To illustrate the EOQ model, suppose that annual A spreadsheet model (Excel file Economic Order Quantity
demand is 15,000 units, ordering cost is $200 per order, Model) with the optimal solution is shown in Figure A.10.
unit cost is $22, and the carrying charge rate is 20%. The basic model is given to the left; to the right, we set
Using the data we have for this specific example, we have up a table to chart the cost functions. We see that the
(15,000)(200) (0.2)(22)Q order cost decreases and the holding cost increases as
total annual cost = + the order quantity goes up. The Solver model is shown
Q 2
3,000,000 in Figure A.11. The solution is to order in q uantities of
= + 2.2Q about 1,168 units to minimize the total cost.

Figure A.10

of the EOQ

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12 Supplementary Chapter ANonlinear and Non-Smooth Optimization

Figure A.11

Solver Model for

the EOQ Decision

One issue that the model does not address directly is the decision of when to order. The
decision to reorder is based on the level of inventory and is called the reorder point. If we
order too early, we will have more stock than we need and incur unnecessary holding costs.
If we order too late, we run the risk of running out of stock before the order is received. Ide-
ally, we would like the order to be received at the same time we run out of stock. Therefore,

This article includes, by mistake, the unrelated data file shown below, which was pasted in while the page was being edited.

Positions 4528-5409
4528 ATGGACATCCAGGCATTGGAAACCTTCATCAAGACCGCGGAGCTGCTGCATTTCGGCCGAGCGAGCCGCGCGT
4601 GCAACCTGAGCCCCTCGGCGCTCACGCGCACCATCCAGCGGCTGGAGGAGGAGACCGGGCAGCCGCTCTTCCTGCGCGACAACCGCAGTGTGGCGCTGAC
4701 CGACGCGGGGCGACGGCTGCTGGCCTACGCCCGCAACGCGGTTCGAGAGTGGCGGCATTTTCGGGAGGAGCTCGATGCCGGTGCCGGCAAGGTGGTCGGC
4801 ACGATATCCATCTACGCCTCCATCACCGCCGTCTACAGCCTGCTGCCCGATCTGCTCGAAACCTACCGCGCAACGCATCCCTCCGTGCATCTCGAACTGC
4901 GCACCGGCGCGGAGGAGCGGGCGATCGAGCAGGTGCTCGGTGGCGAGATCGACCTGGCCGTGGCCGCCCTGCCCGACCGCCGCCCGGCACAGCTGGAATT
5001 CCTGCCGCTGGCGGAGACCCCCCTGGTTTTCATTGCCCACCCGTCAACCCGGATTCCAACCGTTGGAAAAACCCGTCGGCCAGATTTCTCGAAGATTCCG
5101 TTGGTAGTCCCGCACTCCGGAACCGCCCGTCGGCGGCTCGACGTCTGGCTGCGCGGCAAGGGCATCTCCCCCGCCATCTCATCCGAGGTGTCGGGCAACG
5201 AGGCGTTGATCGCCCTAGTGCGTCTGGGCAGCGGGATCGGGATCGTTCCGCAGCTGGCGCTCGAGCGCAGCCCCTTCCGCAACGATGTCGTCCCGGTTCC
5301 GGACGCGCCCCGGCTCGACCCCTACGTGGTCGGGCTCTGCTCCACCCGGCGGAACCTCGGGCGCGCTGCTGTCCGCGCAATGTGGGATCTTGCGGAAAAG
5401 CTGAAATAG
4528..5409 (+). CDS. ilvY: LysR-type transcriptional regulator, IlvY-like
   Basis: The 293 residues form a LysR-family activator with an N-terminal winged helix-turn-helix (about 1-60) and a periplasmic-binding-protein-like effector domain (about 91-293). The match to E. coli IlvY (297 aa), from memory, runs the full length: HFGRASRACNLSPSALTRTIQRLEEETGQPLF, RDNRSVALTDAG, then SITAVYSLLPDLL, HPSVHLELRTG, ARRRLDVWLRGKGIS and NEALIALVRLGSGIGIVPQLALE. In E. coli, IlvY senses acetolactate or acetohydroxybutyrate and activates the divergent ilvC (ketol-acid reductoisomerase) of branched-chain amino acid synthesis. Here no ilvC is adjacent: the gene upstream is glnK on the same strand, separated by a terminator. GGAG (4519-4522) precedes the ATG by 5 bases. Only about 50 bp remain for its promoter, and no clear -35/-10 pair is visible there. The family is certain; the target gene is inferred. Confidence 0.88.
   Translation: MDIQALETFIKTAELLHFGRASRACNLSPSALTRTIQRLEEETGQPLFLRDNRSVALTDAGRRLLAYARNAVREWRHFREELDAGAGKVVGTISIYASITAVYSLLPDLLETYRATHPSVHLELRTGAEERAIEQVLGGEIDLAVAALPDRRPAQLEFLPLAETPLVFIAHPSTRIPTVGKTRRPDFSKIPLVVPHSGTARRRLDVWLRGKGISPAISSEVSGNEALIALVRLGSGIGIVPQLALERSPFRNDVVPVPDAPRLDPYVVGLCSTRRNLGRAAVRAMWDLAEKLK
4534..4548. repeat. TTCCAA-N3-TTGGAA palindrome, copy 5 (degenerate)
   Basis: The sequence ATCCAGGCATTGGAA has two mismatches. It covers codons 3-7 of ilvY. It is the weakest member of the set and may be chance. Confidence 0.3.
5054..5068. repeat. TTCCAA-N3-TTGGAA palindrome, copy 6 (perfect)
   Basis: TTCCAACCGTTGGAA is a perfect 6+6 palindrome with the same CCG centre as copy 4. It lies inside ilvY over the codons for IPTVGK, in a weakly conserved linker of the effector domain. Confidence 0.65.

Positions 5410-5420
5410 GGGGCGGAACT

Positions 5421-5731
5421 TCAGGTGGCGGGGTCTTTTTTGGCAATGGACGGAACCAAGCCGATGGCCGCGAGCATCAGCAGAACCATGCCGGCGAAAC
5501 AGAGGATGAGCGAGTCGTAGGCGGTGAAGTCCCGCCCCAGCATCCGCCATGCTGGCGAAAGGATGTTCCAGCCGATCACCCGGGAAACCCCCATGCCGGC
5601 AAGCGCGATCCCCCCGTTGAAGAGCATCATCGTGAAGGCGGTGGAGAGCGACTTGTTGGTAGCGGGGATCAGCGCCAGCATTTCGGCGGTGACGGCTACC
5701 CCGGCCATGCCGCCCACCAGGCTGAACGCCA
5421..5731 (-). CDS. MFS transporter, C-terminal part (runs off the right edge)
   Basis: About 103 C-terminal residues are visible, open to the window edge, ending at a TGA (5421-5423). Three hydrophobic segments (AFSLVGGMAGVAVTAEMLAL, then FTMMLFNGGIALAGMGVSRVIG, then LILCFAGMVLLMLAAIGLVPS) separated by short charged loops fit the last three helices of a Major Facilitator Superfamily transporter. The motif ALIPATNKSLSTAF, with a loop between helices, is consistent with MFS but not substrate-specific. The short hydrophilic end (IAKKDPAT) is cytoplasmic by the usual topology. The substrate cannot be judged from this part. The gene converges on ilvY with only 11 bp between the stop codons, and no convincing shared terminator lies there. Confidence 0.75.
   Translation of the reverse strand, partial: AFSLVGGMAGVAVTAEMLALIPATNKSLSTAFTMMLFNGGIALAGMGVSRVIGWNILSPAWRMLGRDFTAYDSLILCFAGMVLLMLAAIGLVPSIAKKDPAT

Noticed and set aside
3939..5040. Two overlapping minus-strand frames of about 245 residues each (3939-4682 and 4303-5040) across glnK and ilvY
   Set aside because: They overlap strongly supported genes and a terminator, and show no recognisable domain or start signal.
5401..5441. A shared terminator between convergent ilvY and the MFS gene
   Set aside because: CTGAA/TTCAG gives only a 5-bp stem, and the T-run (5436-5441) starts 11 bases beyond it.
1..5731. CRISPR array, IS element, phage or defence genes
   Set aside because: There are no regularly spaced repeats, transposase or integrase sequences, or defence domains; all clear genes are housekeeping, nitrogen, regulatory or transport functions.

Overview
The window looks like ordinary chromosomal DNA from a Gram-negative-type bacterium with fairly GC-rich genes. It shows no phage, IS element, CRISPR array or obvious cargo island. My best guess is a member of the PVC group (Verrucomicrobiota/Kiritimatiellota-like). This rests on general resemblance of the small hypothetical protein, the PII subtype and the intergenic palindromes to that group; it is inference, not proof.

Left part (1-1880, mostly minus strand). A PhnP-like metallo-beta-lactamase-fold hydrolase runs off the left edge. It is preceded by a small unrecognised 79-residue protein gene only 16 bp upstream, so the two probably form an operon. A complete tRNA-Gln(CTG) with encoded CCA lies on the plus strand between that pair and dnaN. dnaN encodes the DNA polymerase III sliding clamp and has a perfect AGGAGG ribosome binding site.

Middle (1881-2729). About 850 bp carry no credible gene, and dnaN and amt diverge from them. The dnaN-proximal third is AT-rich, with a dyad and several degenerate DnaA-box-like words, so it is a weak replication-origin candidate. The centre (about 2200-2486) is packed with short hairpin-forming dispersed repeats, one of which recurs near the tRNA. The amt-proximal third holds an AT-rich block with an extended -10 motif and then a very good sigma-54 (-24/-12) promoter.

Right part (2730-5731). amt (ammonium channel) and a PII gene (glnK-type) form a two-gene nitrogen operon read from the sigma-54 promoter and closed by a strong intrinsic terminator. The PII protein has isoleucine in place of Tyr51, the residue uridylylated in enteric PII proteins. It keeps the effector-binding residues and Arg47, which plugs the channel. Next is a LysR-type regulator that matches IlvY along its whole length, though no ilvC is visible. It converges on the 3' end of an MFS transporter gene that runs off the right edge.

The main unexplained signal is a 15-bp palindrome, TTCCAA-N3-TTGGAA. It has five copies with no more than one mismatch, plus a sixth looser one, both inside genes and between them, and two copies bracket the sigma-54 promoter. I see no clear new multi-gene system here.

the reorder point depends on how long it takes an order to be received after it is placed;
this is called the lead time. We should set the reorder point to be the inventory level that
provides enough stock to satisfy all demand during the lead time. If the demand rate, D, is
constant, as assumed, and the lead time is t, then the reorder point should be equal to Dt.
In the previous example, we have D = 15,000 units per year. Suppose that the lead time
is 1 week, or 0.0192 years. The demand during the lead time is 115,000210.01922 = 288
units. If we place an order when the inventory level reaches 288, then the order will a rrive
when the stock level falls to zero. Understanding the lead time and reorder point will
be important when we discuss how to incorporate uncertain demand into this model in
Supplementary Chapter B.

Using Empirical Data for Nonlinear Optimization Modeling

For many applications of nonlinear optimization, the form of the objective or constraint